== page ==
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TYLER HANSBROUGH'S FREE THROW WAS uncharacteristically short. As the ball bounced back into the key, his teammate Danny Green, though boxed out by LSU's Tasmin Mitchell, leaped above the crowded lane. His left arm entangled with Mitchell, Green used his right hand to punch the loose ball some 25 feet to an open Wayne Ellington beyond the three-point line. Ellington dribbled once and sank the three. By the time the ball fell through the net to give UNC its first lead of the second-round NCAA tournament game, Green had circled from the lane to the left corner, to the top of the key and then down to the right block, putting himself in position in case of another miss.
During the next television timeout Green's father, Danny Sr., seated in the fourth row, thumbed out a text message to a reporter who had asked him about his son before the game: "U see the tap out of the missed free throw that's a 5pt turnaround and the small things I'm talking about."
Danny Green, a 6' 6" wing player, is just as apt to direct a loose ball to an open teammate as he is to spring someone with a hard screen or to hit the big shot himself. He's the team's resident stat-stuffer, contributing across the score sheet, depending on what UNC needs on a given night—a versatility reflected by his single-game career highs: 26 points, 14 rebounds, seven assists, seven blocks and six steals. For three years Green was the Tar Heels' sixth man, leading all bench players in scoring each season. Given a starting role as a senior, he increased his production in nearly every category, averaging 13.1 points, 4.7 rebounds, 2.7 assists, 1.8 steals and 1.3 blocks, and shooting 41.8% on threes.
With just under seven minutes left in the game against LSU and UNC leading by four, Green squared for an open three to the left of the key. A miss. Ellington chased down the rebound and kicked the ball back to Green, still standing in the same spot, still open. Green unloaded again. A hit. Carolina went on to an 84-70 win. The cellphone buzzed. Another text message from Danny Sr., this one reading, "That was a back breaker three and took a lot of guts to shoot."
After driving 10 hours from the Green home on Long Island to Greensboro for UNC's first two tournament games, stopping twice for roadside naps, the father clearly intended to soak up every moment of the culmination of his son's college career. An hour before the LSU tip-off he entered Greensboro Coliseum, clad head-to-toe in Carolina apparel. An usher immediately recognized him, warmly extended a hand and said how much he's enjoyed watching Danny play the last four years. It's a sentiment Danny Sr. has heard a lot recently, about how his oldest son signs his autograph for every child who asks and how well liked he is by everyone at Carolina. "This is nice," says Danny Sr., gesturing toward the UNC and LSU players warming up on the court, "and it's on TV, but it's not what I care about. It's the little things."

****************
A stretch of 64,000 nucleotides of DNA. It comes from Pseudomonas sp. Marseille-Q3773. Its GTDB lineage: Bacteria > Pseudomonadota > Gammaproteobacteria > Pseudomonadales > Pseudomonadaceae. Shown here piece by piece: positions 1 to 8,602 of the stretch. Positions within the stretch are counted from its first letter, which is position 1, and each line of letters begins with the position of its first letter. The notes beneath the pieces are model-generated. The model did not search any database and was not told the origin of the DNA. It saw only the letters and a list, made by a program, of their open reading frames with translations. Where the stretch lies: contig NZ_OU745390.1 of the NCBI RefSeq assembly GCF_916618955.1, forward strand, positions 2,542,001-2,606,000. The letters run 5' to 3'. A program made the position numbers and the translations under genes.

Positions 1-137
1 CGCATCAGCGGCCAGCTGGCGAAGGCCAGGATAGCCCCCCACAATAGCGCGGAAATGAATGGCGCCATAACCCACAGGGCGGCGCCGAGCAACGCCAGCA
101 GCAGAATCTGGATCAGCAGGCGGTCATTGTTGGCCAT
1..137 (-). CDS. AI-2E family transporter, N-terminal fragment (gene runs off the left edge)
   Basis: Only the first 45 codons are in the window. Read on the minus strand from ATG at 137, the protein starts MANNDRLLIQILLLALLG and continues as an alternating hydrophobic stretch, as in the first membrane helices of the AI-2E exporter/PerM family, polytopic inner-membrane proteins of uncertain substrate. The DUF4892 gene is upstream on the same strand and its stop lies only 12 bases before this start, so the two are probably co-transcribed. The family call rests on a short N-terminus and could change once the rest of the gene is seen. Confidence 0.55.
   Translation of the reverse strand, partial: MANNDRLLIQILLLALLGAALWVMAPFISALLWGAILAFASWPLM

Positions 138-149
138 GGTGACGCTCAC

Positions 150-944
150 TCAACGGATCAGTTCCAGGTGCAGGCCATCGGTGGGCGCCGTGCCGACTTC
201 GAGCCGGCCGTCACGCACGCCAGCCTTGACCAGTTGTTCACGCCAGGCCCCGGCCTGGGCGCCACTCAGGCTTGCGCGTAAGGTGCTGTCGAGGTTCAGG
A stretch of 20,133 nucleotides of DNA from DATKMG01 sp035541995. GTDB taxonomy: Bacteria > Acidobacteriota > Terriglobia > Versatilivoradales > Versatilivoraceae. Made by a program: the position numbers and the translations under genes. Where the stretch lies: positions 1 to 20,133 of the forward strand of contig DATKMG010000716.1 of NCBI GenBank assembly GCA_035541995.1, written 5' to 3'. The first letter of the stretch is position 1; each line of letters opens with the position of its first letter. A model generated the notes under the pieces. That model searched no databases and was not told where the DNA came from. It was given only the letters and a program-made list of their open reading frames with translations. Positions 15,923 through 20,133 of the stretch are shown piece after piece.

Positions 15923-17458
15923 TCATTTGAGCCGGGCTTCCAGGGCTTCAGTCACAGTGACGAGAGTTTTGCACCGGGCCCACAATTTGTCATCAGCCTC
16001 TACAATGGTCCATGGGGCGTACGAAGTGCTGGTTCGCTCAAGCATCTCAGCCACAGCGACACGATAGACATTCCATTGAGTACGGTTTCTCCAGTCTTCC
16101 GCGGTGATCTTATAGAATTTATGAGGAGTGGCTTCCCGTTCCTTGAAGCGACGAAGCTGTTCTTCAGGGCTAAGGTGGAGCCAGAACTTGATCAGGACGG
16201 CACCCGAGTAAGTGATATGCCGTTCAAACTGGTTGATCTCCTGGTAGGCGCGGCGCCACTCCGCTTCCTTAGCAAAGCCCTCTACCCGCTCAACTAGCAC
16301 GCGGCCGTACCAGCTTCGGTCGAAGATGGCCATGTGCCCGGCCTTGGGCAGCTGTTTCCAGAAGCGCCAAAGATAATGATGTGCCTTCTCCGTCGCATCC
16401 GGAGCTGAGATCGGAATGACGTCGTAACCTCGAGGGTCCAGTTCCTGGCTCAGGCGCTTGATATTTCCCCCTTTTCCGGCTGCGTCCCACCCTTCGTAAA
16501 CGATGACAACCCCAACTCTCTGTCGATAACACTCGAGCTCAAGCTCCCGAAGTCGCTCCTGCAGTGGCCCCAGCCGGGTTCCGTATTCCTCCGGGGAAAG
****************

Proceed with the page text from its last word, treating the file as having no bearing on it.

BASKETBALL HAD ALWAYS COME NATURALLY TO Danny Jr. By the time he was four, he could shoot and dribble with either hand when playing on a plastic hoop from Toys R Us. Even when he went swimming in the family's backyard pool, he'd pull the basket to the side of the pool and shoot from the water. Growing up, Danny had one passion: basketball. "He'd just play basketball and sleep," says his brother Rashad, who's 10 months younger than Danny. "I think that's how he grew those extra inches. He'd hibernate. All of a sudden, he was 6' 6"."
When Danny was 12, his mother left his father, Danny, Rashad and a third brother, Devonte, who was two, on their own. Nearly every night the three older Greens would play basketball in the backyard or in the Town Annex gym.
As a ninth-grader at his dad's alma mater, North Babylon (N.Y.) High, Danny played varsity and led the team in scoring. The following year he transferred to St. Mary's in Manhasset, N.Y., where he helped lead his team to a 74-5 record and three league titles. As a senior he averaged 20 points, 10 rebounds, four assists and four blocks, and was named a McDonald's All-American. At the Five-Star camp in 2004, he sprained his right wrist on the first day. Rather than pull out, he played lefthanded the rest of the week and still made the all-star team.
Like many coaching fathers, Danny Sr., a former elementary-school P.E. teacher and an assistant coach for the North Babylon High girls' team, hasn't always shared his praise with his son. "I'm probably the worst critic of my kids," he says. The son says that's no longer the case. "He was way harsher in the past," Danny says. "Now it's more constructive."
But for all the pointed suggestions Danny Sr. imparts to his sons—Rashad is a redshirt sophomore at San Francisco and Devonte, 12, plays AAU ball—he is, at his core, a proud father, prone to sending praise for his sons to anyone willing to listen. "If everyone went away for even six months," says Danny Sr., "they'd really appreciate the little things."